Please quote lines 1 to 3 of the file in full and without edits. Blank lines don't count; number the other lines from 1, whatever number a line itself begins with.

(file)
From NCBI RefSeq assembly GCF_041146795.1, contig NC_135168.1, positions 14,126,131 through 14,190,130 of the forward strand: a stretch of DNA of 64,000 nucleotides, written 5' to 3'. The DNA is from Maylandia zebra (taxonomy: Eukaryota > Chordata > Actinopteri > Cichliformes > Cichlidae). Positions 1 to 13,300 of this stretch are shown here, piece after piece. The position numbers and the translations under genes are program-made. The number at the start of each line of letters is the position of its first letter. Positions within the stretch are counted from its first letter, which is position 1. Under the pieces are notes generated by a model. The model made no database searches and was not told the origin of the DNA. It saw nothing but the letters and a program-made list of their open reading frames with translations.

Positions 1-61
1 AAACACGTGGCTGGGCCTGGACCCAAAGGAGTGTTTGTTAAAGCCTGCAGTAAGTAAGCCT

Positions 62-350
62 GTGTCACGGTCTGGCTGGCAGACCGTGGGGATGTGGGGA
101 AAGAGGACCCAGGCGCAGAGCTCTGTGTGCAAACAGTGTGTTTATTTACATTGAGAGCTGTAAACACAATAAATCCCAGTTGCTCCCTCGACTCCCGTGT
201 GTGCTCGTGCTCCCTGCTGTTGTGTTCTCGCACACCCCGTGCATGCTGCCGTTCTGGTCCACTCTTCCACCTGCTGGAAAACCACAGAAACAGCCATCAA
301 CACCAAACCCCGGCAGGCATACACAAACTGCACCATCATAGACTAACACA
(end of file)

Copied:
From NCBI RefSeq assembly GCF_041146795.1, contig NC_135168.1, positions 14,126,131 through 14,190,130 of the forward strand: a stretch of DNA of 64,000 nucleotides, written 5' to 3'. The DNA is from Maylandia zebra (taxonomy: Eukaryota > Chordata > Actinopteri > Cichliformes > Cichlidae). Positions 1 to 13,300 of this stretch are shown here, piece after piece. The position numbers and the translations under genes are program-made. The number at the start of each line of letters is the position of its first letter. Positions within the stretch are counted from its first letter, which is position 1. Under the pieces are notes generated by a model. The model made no database searches and was not told the origin of the DNA. It saw nothing but the letters and a program-made list of their open reading frames with translations.

Positions 1-61
1 AAACACGTGGCTGGGCCTGGACCCAAAGGAGTGTTTGTTAAAGCCTGCAGTAAGTAAGCCT